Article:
In WA, the building stock is predominantly full brick masonry and rammed earth, though this is changing through the introduction of energy efficiency measures. So recently, lightweight construction is gaining a foothold in WA.
Once a proposed building plan is presented to the NatHERS assessment process, all that can be done to these buildings to make them more energy efficient is to seal them tightly, insulate them well and control ill-placed windows with shading and/or double glazing.
“It is remedial action, not best practice,” said Hickson. “It is like spending the entire health budget on giving sick patients triple bypasses rather than spending something on preventative measures like promoting a healthy diet and exercise.”
In her book House Rating Schemes: From Energy to Comfort Base (Green Energy and Technology), Maria Kordjamshidi states that House Energy Rating Schemes (HERs) from around the world are unable to adequately model anything but sealed insulated conditioned buildings. In line with this, Hickson says NatHERS does not have even basic ventilation logic.
“It doesn’t model these buildings as they are operated in reality or as they need to be operated for the health and safety of occupants with minimum air changes,” he said. “It doesn’t allow for modelling using appropriate ventilation logic to maximise efficiency.”
The problem, he added, is made worse because, due to its design limitations and protocol, NatHERS is discouraging and disallowing naturally conditioned buildings with more effective energy efficiency outcomes.
“It is actively promoting poor building outcomes,” he argued. “This may be unintentional but it is a real consequence. If it cannot model earth buildings that are in effect mass-linked ventilated buildings then to use it to model these buildings gives erroneous results.”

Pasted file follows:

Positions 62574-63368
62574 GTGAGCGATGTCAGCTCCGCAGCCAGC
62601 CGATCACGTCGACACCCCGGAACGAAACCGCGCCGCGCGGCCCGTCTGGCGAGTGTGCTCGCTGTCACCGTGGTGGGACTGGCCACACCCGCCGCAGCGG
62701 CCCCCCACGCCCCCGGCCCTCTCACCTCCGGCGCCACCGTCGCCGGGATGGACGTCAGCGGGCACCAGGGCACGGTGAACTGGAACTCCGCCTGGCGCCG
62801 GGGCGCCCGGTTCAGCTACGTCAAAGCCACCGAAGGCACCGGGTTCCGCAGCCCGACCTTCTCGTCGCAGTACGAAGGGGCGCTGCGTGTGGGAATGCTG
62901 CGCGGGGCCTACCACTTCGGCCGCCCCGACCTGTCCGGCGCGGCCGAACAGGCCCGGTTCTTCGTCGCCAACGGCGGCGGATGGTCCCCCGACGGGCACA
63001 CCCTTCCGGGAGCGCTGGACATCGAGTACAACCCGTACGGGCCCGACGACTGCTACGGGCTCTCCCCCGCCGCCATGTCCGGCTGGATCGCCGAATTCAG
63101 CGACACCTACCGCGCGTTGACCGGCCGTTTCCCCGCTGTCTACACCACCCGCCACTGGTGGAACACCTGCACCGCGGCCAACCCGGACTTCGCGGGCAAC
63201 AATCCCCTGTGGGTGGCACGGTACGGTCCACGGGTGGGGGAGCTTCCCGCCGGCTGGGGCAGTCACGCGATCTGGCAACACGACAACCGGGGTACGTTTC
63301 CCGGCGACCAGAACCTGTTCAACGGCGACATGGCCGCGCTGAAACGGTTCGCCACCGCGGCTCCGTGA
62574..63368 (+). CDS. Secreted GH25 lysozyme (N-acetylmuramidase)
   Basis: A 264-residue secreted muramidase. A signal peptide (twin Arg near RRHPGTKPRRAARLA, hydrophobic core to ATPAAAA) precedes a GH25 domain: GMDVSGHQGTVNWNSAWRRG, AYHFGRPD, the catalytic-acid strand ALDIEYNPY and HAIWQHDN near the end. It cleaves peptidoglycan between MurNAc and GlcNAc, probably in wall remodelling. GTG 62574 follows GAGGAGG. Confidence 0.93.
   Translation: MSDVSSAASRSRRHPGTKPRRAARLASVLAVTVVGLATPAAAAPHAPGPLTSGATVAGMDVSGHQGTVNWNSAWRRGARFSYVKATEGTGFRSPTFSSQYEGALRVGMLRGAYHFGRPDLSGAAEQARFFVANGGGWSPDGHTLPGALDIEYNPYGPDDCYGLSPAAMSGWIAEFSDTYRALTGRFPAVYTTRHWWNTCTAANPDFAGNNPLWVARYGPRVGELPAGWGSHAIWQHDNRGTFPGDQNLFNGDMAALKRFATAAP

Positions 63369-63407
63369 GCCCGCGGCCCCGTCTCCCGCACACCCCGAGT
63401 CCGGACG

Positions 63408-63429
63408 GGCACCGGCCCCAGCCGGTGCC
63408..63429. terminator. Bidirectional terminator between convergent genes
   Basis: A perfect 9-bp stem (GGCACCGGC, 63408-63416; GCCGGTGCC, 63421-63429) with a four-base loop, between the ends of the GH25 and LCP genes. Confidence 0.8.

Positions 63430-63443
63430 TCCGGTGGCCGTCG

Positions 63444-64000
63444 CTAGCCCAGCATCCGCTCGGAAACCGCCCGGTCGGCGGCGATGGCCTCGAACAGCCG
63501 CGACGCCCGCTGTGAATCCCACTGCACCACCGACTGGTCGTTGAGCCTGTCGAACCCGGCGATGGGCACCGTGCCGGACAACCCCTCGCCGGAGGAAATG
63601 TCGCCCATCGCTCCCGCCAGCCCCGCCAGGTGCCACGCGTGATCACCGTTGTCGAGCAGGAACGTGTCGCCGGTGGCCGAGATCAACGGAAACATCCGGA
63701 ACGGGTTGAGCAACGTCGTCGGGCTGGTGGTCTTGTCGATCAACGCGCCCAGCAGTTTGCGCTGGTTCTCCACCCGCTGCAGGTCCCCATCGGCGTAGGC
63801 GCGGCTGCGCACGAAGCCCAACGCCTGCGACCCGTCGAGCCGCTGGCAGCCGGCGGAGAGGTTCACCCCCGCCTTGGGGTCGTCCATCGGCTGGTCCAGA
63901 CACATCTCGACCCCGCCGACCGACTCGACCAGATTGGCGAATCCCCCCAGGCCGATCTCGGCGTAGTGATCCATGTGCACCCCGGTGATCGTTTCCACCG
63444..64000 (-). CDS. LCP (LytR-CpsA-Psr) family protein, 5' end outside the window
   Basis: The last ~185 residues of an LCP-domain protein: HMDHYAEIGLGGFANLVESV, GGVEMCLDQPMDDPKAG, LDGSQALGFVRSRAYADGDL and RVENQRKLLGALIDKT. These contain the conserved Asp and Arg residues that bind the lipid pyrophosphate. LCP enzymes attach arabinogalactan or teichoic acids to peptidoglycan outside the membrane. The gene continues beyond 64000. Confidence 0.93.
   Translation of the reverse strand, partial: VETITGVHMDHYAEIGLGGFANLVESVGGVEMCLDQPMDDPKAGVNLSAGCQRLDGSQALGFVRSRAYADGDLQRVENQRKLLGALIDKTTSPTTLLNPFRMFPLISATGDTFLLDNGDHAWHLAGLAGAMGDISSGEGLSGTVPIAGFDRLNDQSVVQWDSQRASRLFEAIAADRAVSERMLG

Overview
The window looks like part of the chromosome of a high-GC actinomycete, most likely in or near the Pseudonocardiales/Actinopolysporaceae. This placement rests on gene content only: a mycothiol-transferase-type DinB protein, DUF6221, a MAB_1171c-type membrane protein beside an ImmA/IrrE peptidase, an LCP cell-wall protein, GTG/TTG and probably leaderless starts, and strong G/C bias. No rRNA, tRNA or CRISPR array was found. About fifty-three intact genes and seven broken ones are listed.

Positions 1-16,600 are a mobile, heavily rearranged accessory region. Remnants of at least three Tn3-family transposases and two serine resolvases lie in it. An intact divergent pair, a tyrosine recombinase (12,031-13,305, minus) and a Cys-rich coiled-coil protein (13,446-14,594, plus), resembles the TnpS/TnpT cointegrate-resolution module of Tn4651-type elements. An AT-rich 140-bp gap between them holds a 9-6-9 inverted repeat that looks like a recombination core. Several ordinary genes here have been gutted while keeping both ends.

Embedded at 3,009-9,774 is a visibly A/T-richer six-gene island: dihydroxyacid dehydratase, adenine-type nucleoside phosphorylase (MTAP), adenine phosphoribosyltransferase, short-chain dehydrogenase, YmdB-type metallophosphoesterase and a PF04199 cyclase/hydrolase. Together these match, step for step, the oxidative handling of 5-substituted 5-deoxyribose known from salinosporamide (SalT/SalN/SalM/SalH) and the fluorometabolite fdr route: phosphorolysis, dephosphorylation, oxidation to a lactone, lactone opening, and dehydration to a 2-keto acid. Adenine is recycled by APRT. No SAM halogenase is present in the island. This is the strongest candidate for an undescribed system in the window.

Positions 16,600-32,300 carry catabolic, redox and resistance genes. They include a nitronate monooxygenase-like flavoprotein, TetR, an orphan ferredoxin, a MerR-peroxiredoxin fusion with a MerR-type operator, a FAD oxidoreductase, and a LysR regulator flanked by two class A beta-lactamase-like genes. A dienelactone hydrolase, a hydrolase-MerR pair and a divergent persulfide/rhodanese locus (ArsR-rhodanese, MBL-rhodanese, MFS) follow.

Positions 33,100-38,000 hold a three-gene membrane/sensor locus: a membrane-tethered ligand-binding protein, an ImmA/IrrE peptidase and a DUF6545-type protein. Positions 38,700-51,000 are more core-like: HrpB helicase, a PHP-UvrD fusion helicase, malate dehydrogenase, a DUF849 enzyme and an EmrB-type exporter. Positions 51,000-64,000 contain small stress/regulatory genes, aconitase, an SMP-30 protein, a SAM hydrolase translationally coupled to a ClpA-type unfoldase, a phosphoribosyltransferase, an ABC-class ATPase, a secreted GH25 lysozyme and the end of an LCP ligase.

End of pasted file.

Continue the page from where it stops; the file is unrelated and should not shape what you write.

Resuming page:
This, Hickson said, sends the wrong message to designers, architects, building assessors and certifiers, builders and clients. He is at a loss as to why bureaucrats and politicians worldwide have legislated the industry down this path and counter to the intentions of professional thermal modelling experts.
So what is the reason? According to the NatHERS administrator, major project builders constructing those ubiquitous lightweight buildings support NatHERS because they can use the same design in any climate, on any site, in any orientation and still easily comply with NatHERS.
“To me, this is an indication of failure of the scheme to improve design and that it simply about mitigating problems with poor designs,” said Hickson.
“The CSIRO Chenath engine is sound and there is no doubt that thermal modelling can be useful in optimising design. We need NatHERS to be capable of modelling naturally conditioned buildings, all buildings with minimum air changes and building designs not just building envelopes.
“Buildings proposed for tropical Darwin with a latitude just 12.5 degrees south of the equator should look totally different to buildings proposed for a much colder Hobart, 42 degrees south of the equator. The age-old approach of designing buildings to suit climates is the one I support.”